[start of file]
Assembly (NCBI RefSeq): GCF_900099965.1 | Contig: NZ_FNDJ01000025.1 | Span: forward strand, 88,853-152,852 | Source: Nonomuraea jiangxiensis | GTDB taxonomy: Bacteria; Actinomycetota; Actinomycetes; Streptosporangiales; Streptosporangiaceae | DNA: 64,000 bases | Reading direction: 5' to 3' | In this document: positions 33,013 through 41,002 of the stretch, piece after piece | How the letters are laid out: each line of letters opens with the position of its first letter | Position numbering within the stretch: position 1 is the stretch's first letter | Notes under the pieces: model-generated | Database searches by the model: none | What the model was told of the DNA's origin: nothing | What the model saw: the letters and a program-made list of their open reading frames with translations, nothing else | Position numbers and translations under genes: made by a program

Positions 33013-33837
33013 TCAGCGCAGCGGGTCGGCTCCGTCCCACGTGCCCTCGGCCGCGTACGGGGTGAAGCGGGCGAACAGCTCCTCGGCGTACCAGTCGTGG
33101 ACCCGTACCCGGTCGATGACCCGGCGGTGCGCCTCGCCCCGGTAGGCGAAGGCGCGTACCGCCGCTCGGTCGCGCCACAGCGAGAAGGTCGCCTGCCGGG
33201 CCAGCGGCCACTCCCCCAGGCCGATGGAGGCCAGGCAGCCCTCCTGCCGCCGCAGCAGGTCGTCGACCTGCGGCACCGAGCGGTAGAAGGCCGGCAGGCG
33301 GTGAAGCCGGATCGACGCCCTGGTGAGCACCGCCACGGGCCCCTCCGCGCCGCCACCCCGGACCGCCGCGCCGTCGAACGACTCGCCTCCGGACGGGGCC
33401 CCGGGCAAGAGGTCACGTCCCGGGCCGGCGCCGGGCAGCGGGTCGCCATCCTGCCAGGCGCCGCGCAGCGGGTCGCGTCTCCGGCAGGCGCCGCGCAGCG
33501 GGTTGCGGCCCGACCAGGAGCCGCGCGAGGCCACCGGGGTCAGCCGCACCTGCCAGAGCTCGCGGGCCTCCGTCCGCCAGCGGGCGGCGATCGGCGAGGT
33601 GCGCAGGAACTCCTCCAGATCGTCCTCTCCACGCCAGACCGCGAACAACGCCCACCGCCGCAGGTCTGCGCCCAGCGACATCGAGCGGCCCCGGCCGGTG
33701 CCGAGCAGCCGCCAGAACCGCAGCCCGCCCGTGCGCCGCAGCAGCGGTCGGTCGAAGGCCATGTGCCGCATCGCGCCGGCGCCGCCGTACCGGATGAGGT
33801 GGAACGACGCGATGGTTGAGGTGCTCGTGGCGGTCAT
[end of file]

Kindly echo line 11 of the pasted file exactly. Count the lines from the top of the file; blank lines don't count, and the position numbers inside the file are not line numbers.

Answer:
33801 GGAACGACGCGATGGTTGAGGTGCTCGTGGCGGTCAT